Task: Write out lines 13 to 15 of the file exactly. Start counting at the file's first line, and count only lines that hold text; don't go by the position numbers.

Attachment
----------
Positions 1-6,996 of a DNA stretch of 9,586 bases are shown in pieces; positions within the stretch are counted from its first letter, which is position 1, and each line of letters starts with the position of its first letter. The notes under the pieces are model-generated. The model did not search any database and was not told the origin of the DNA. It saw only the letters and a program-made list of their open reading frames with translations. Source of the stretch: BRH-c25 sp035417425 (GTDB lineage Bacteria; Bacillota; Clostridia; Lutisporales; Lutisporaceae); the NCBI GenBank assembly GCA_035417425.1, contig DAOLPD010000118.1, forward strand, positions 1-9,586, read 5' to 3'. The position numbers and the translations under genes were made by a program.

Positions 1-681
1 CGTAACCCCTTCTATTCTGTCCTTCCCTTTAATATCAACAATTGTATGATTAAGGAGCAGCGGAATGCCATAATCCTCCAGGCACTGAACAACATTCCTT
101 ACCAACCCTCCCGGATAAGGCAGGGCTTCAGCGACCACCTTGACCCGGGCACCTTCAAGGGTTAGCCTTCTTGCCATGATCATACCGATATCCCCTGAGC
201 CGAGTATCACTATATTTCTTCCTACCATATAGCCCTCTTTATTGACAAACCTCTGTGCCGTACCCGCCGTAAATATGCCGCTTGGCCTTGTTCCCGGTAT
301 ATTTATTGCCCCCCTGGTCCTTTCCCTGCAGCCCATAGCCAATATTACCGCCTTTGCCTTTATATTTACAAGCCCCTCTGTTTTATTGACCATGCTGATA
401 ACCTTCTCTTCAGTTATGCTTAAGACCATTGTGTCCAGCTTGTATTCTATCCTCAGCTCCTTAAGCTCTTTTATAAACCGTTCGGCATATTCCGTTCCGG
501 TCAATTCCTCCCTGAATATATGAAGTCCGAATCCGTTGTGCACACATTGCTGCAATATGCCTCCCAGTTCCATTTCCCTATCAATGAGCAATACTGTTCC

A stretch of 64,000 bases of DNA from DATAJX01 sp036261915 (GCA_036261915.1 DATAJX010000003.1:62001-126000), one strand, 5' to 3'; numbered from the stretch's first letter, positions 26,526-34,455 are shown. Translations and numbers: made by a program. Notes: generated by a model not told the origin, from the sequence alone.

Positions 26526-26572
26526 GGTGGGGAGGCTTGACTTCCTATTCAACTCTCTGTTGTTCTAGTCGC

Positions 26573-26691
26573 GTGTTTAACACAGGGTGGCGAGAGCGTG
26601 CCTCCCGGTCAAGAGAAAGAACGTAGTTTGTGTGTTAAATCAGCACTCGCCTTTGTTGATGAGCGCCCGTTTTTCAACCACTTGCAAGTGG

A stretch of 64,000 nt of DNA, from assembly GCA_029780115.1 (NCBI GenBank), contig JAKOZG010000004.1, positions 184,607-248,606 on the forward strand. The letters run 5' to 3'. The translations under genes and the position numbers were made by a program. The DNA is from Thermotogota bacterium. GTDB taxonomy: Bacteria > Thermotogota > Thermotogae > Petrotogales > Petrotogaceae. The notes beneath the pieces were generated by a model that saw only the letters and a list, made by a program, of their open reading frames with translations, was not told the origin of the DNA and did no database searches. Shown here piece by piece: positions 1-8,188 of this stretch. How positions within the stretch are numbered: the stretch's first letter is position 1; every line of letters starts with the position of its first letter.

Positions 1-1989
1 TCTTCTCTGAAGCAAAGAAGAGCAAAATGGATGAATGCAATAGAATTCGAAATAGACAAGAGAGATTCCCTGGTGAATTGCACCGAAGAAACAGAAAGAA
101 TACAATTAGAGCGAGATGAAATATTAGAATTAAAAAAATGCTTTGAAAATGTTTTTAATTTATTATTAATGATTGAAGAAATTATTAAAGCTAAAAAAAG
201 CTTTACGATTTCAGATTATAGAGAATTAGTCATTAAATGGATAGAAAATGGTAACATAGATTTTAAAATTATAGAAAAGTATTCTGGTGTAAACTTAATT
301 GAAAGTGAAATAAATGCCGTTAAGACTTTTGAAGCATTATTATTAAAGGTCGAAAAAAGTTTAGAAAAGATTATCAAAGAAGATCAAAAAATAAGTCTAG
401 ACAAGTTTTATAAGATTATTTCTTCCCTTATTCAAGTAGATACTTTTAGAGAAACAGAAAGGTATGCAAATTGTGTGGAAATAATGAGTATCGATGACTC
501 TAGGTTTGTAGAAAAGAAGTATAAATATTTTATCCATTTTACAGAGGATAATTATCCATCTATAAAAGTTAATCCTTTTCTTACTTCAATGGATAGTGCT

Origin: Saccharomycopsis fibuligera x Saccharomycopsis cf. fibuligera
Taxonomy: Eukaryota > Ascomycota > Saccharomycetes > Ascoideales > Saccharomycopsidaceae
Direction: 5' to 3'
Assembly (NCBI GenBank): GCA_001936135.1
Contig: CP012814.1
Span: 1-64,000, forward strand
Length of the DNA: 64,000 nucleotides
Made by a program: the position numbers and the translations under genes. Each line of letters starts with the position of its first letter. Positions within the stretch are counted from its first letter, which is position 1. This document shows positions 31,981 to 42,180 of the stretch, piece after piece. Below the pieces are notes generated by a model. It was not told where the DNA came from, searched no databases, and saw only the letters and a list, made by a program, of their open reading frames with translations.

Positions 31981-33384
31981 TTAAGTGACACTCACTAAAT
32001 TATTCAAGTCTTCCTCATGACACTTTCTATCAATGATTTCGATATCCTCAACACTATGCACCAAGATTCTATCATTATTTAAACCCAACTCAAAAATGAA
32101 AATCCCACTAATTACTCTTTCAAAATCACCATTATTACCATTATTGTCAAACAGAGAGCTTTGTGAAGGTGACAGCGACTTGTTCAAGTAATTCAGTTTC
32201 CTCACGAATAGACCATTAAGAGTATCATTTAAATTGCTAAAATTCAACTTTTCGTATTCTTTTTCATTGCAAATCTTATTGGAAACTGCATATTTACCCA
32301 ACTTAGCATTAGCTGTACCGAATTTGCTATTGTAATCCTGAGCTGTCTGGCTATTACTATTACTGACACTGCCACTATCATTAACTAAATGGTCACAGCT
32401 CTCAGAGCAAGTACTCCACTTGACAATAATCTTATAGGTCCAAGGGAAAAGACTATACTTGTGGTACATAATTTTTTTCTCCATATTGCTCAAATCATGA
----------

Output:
26573 GTGTTTAACACAGGGTGGCGAGAGCGTG
26601 CCTCCCGGTCAAGAGAAAGAACGTAGTTTGTGTGTTAAATCAGCACTCGCCTTTGTTGATGAGCGCCCGTTTTTCAACCACTTGCAAGTGG

A stretch of 64,000 nt of DNA, from assembly GCA_029780115.1 (NCBI GenBank), contig JAKOZG010000004.1, positions 184,607-248,606 on the forward strand. The letters run 5' to 3'. The translations under genes and the position numbers were made by a program. The DNA is from Thermotogota bacterium. GTDB taxonomy: Bacteria > Thermotogota > Thermotogae > Petrotogales > Petrotogaceae. The notes beneath the pieces were generated by a model that saw only the letters and a list, made by a program, of their open reading frames with translations, was not told the origin of the DNA and did no database searches. Shown here piece by piece: positions 1-8,188 of this stretch. How positions within the stretch are numbered: the stretch's first letter is position 1; every line of letters starts with the position of its first letter.